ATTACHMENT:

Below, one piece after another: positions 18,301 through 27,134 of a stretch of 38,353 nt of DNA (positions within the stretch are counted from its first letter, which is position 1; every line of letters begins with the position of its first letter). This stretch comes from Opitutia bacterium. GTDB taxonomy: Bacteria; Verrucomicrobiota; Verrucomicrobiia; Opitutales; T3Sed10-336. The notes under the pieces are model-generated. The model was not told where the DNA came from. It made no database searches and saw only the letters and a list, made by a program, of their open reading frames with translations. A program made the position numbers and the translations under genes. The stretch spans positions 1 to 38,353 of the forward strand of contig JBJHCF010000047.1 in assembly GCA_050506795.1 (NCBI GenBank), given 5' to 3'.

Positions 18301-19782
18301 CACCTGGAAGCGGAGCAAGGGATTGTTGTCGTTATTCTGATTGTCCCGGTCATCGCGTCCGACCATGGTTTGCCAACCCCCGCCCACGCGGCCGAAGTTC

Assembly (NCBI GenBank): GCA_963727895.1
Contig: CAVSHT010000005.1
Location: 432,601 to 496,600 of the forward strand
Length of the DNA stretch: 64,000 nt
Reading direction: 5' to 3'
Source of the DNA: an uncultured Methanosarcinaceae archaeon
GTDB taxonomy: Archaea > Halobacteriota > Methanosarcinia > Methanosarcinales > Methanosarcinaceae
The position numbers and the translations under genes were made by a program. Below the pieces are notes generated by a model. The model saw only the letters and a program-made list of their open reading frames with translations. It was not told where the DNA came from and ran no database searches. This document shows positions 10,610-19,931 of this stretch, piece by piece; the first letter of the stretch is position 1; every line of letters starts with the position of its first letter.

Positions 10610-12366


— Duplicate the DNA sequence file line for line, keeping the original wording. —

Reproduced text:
Below, one piece after another: positions 18,301 through 27,134 of a stretch of 38,353 nt of DNA (positions within the stretch are counted from its first letter, which is position 1; every line of letters begins with the position of its first letter). This stretch comes from Opitutia bacterium. GTDB taxonomy: Bacteria; Verrucomicrobiota; Verrucomicrobiia; Opitutales; T3Sed10-336. The notes under the pieces are model-generated. The model was not told where the DNA came from. It made no database searches and saw only the letters and a list, made by a program, of their open reading frames with translations. A program made the position numbers and the translations under genes. The stretch spans positions 1 to 38,353 of the forward strand of contig JBJHCF010000047.1 in assembly GCA_050506795.1 (NCBI GenBank), given 5' to 3'.

Positions 18301-19782
18301 CACCTGGAAGCGGAGCAAGGGATTGTTGTCGTTATTCTGATTGTCCCGGTCATCGCGTCCGACCATGGTTTGCCAACCCCCGCCCACGCGGCCGAAGTTC

Assembly (NCBI GenBank): GCA_963727895.1
Contig: CAVSHT010000005.1
Location: 432,601 to 496,600 of the forward strand
Length of the DNA stretch: 64,000 nt
Reading direction: 5' to 3'
Source of the DNA: an uncultured Methanosarcinaceae archaeon
GTDB taxonomy: Archaea > Halobacteriota > Methanosarcinia > Methanosarcinales > Methanosarcinaceae
The position numbers and the translations under genes were made by a program. Below the pieces are notes generated by a model. The model saw only the letters and a program-made list of their open reading frames with translations. It was not told where the DNA came from and ran no database searches. This document shows positions 10,610-19,931 of this stretch, piece by piece; the first letter of the stretch is position 1; every line of letters starts with the position of its first letter.

Positions 10610-12366